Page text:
As worthwhile as the overall maintenance cost savings may be, realize that the truly significant savings and benefit occur with respect to lighting system’s better ability to do the job it was installed to do, thereby increasing income and lowering expenses. Consider, too, that when group re-lamping is used:
Overall appearance is enhanced. Lamps all tend to age at the same rate, eliminating the effects that can occur when lamps appear to be different colors because some are four weeks old and others are four years old.
The lighting system will produce more light on an average basis. The average lamp will produce more light because it will be removed well before LLD lowers its output to unacceptable levels. You are more likely to obtain the amount of lighting the system originally was designed to produce, or, as discussed below, you might obtain more than you need, permitting significant savings.
Fewer lamps must be kept in inventory, because spot re-lamping will be the exception, not the rule. This frees up space for other purposes and reduces problems such as breakage and shrinkage. The potential of retrieving the wrong lamp from inventory is reduced. Managers can consider retaining a lighting management company by contract, freeing up in-house personnel for other tasks.
The group re-lamping schedule can easily be integrated with a group luminaire cleaning schedule. For example, luminaires are cleaned once a year; every third year, they are cleaned and re-lamped. Another important benefit of group re-lamping needs to be mentioned. In many instances, lighting system designers add compensatory lighting to their systems. Extra lighting is provided to compensate for the lighting loss they assume will occur as a consequence of second-rate maintenance.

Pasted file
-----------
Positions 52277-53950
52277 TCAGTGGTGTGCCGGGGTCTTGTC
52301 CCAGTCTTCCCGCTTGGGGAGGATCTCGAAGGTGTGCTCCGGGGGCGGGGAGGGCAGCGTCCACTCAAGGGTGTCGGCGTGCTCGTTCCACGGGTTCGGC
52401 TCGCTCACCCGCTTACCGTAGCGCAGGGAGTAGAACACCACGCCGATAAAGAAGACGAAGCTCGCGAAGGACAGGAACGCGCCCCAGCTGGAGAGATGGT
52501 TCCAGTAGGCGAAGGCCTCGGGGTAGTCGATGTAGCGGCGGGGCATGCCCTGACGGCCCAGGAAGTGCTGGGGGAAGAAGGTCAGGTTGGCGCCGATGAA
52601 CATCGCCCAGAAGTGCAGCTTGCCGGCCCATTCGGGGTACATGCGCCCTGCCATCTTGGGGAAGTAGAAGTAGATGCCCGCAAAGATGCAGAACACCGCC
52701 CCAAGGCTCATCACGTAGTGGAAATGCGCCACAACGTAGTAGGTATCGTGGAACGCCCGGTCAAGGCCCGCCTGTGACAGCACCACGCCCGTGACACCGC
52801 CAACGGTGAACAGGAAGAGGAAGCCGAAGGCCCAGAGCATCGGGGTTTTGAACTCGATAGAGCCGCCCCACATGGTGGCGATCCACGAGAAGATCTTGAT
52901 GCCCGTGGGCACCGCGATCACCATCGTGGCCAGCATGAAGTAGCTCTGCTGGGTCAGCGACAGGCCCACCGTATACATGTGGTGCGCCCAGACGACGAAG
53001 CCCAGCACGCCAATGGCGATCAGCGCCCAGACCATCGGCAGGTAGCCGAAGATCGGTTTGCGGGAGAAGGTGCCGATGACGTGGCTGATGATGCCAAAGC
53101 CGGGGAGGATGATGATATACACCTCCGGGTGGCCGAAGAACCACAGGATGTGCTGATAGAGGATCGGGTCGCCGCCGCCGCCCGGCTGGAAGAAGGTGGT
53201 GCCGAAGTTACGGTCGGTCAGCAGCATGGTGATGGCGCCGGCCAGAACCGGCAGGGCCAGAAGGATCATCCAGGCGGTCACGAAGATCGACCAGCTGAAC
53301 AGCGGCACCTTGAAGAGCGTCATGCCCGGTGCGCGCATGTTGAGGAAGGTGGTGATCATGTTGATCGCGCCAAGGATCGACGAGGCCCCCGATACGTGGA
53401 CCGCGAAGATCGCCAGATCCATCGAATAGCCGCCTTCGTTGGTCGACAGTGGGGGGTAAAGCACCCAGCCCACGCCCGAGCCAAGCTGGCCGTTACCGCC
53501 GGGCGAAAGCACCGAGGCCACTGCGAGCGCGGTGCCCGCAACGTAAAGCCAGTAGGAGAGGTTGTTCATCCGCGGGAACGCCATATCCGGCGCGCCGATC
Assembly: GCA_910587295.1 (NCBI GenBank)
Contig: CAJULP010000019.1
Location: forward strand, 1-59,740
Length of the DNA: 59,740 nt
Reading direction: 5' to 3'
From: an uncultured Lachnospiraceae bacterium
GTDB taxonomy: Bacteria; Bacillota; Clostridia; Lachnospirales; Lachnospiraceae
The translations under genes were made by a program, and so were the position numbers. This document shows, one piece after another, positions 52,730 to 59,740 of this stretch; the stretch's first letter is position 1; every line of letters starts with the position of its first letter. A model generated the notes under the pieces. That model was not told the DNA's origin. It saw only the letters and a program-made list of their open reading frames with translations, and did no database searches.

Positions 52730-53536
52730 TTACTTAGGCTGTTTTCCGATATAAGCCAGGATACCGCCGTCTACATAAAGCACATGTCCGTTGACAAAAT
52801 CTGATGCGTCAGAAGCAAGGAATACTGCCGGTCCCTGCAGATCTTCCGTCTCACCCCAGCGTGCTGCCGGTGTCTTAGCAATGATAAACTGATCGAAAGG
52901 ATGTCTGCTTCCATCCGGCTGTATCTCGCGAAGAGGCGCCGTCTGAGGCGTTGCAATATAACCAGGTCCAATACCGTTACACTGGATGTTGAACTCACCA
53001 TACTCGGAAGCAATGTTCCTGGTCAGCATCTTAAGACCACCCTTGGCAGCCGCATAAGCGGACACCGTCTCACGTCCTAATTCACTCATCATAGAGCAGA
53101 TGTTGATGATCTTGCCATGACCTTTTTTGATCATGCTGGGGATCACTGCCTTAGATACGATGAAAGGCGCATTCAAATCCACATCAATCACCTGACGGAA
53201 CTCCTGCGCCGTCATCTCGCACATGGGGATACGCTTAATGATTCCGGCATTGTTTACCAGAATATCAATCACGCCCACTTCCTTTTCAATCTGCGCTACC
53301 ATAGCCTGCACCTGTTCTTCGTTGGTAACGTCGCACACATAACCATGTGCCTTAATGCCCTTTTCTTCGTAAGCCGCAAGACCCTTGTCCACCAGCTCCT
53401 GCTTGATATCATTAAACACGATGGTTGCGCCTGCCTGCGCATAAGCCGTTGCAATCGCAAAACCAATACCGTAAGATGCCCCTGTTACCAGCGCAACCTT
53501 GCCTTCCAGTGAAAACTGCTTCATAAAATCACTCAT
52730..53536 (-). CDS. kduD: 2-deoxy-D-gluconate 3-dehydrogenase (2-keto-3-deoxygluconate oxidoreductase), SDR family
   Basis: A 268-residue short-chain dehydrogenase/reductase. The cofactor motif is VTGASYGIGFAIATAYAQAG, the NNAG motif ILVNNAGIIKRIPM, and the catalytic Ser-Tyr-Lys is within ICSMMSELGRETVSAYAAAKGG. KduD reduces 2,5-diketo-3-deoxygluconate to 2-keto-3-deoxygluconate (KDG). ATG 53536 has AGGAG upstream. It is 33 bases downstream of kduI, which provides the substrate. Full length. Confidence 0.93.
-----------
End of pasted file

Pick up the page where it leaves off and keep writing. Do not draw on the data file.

A number of managers have found that when they plan lighting maintenance, including regular cleaning and group re-lamping, the system provides more light than is needed. The number of lamps and luminaires used can be reduced while still providing all the light required for high-benefit lighting. As a result, energy consumption and cost can be cut by 10-20% or more. Electrical demand can be reduced, as can the cost of labor.
What’s the situation at your retail establishment? The National Lighting Bureau recommends that you obtain the services of a qualified lighting professional to evaluate the existing system and its maintenance and operation. These professionals should submit a report that not only relates findings but also identifies options for making the system better so it more effectively achieves the purpose for which it was installed, while consuming less energy in the process. And for that extremely valuable goal to be achieved, effective lighting maintenance is essential.
Cary S. Mendelsohn, CLMC, is the founder and president of Chicago-based Imperial Lighting Maintenance and chairman of the National Lighting Bureau, a nonprofit educational agency.
This article originally appeared in Professional Retail Store Maintenance, September 1999. Reprinted with permission from France Publications, Inc., Atlanta, GA (770) 952-4300.